By Prabhat Patnaik – Oct 13, 2023
World capitalist crisis has created a fertile ground for the growth of fascism that derives sustenance from McCarthyite witch-hunts, as seen in the case of Newsclick.
The Central government’s hounding of portal Newsclick reminds one of the children’s story about a tiger and a goat drinking water from the same stream. The tiger, wanting an excuse to attack the goat, accuses it of muddying the water it is drinking; when the goat points to the impossibility of this, as the tiger is upstream and the water is flowing not to the tiger but away from it, the tiger says: “well, your father had muddied the water I was drinking”.
The Narendra Modi government has been after Newsclick for months. The Delhi police had searched its founder Prabir Purkayastha’s office and residence for evidence of financial misdemeanour for weeks on end. Despite all its efforts it could not find evidence to bring any charges against Newsclick, not surprisingly since no such misdemeanour had been committed.
Now, it has invoked a completely fresh charge, the charge of terrorism, has harassed scores of Newsclick employees including service providers, and arrested Prabir Purkayastha and Amit Chakraborty under the Unlawful Activities Prevention Act (UAPA), which is so draconian that any relief for the arrested is extremely difficult, even when the charges are palpably ludicrous, as they are in the present case.
This change of track on the part of the Delhi police has not been the government’s own original idea. It has come to the government from an utterly malicious article published in the New York Times, which accused a wealthy businessman, who is a US citizen, named Neville Roy Singham, of being close to the propaganda machine of the Chinese government and of using large sums of money to disseminate Chinese propaganda through a multiplicity of outlets, among which Newsclick found a passing mention.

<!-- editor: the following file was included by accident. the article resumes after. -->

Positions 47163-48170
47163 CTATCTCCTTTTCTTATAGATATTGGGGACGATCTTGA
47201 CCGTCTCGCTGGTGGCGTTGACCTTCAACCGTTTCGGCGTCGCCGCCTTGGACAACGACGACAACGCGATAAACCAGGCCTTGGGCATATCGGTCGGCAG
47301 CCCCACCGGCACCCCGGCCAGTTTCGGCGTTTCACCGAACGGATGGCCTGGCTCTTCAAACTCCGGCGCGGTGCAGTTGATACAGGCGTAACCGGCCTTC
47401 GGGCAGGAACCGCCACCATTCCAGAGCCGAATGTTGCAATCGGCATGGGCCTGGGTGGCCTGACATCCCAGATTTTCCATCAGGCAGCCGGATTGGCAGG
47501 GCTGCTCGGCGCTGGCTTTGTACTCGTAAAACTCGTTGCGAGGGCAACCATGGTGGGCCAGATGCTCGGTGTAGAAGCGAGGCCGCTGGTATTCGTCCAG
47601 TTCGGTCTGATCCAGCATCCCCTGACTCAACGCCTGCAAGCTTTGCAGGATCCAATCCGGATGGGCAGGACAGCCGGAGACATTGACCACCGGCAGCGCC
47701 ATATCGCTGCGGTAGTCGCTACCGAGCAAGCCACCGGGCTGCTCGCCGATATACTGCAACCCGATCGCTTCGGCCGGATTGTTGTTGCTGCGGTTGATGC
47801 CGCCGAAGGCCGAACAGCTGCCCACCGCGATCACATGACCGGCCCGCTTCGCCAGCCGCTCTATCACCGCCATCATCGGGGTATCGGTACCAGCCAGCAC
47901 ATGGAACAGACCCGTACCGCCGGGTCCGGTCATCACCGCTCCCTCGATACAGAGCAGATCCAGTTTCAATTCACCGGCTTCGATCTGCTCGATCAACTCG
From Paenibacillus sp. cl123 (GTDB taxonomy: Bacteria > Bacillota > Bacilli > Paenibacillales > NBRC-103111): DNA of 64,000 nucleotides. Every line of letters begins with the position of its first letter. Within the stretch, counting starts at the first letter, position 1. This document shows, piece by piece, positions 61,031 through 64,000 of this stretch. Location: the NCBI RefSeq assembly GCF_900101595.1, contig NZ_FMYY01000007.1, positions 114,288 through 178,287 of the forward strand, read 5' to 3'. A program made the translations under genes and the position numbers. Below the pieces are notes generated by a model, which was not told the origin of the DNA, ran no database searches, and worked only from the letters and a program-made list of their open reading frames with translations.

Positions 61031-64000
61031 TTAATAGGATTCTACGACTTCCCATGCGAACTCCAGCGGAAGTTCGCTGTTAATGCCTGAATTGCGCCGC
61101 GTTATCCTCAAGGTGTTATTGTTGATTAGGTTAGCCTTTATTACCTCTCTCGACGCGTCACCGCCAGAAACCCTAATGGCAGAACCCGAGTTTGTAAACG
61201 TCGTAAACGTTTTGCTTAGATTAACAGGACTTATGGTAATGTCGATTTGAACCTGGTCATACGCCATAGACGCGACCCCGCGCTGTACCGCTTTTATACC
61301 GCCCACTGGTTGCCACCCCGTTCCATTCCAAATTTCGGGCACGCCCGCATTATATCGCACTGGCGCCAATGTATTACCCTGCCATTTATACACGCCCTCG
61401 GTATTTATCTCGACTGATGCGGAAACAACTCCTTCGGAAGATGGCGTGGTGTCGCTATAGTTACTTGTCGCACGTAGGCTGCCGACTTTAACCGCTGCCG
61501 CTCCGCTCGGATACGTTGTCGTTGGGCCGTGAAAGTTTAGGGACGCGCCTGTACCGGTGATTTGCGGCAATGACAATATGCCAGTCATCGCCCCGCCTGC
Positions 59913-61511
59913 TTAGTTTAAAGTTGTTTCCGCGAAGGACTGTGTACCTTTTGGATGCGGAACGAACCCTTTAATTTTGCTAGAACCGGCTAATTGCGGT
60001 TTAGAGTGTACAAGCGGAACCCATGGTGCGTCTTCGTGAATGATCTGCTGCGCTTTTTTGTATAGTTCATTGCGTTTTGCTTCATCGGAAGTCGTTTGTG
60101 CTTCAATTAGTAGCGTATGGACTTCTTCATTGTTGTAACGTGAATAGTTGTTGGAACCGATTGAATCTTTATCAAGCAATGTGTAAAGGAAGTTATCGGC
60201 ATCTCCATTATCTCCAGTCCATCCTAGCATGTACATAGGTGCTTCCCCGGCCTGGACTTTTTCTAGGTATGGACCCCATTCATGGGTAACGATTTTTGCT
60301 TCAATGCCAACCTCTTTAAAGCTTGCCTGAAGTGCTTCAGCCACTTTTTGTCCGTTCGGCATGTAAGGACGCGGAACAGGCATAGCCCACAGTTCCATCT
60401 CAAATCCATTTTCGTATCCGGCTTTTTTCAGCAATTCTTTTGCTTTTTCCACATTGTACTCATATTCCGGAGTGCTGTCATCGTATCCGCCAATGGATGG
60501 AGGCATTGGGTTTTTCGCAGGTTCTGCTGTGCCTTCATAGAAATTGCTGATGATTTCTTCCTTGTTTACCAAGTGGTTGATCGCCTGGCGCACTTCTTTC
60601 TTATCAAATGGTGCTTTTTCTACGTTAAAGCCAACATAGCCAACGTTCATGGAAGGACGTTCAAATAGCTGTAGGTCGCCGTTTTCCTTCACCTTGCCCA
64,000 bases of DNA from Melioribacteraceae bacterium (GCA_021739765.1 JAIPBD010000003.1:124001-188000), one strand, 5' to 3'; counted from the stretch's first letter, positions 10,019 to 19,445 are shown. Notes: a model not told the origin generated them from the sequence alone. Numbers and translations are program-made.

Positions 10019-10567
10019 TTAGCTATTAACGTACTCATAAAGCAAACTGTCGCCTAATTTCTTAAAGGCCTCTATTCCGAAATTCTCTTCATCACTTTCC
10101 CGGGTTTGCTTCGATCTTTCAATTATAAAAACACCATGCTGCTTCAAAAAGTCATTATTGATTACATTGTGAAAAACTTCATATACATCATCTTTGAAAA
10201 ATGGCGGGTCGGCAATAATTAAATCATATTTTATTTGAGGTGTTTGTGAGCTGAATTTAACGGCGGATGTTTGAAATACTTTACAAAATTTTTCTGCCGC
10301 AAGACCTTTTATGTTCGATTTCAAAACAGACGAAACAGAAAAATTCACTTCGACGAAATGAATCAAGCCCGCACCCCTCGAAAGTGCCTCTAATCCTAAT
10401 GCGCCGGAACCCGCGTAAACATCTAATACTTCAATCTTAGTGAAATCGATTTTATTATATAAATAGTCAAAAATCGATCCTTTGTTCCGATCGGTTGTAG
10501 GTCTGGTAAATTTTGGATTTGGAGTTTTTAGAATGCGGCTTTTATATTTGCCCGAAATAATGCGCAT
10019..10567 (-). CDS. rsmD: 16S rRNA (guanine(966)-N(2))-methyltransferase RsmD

The NYT article is malicious, because it gives no evidence of the violation of any US law; but uses a series of suggestions and innuendos to build up a scenario of Chinese world-wide operations, allegedly mounted through persons like Singham, to push Chinese propaganda.
Singham had declared in an e-mail to the NYT: “I categorically deny and repudiate any suggestion that I am a member of, work for, take orders from, or follow instructions of any political party or government or their representatives. I am solely guided by my beliefs, which are my long-held personal views.”
The NYT article does not directly refute this claim; nor does it make any direct allegations of violation of any American laws by either Singham or any of the organisations allegedly funded by him. (See the informative article by Caitlin Johnstone in Monthly Review Online, August 12, 2023). But, it presents a set of incidental details, each without any pertinence on its own, none directly making any accusations of malfeasance against Singham or any of the organisations allegedly linked to him, but all adding up together to present an illusion of malevolence on a global sale orchestrated by the Chinese authorities.
If Singham has done nothing illegal, and even the NYT article does not directly say he has, the organisations he has supported in the US have not done anything illegal either; nor have they promoted any Chinese “propaganda” other than taking a generally anti-imperialist Marxist position. What is mischievous and dishonest about the NYT article is that it implicitly and through innuendos equates anti-imperialism with Chinese propaganda; and herein lies the scope for McCarthyite witch-hunts that it opens up.
Not surprisingly, Senator Marco Rubio in a letter to the US attorney general Merrick Garland has already demanded that American Leftist anti-war groups should be investigated because “they are tied to the Chinese Communist Party (CCP) and operating with impunity in the United States” (quoted in Johnstone).
Unlike the NYT article, which was constrained to making only innuendos, presumably under the instructions of NYT’s lawyers keen to avoid legal action against it, the Delhi Police has no such constraints; and it is armed with a law (the UAPA) under which it would not be called upon to defend whatever accusations it makes against individuals or organisations, for months if not years. So, it is emboldened on the strength of the same NYT article to make wild and baseless claims about Newsclick being used for promoting Chinese propaganda.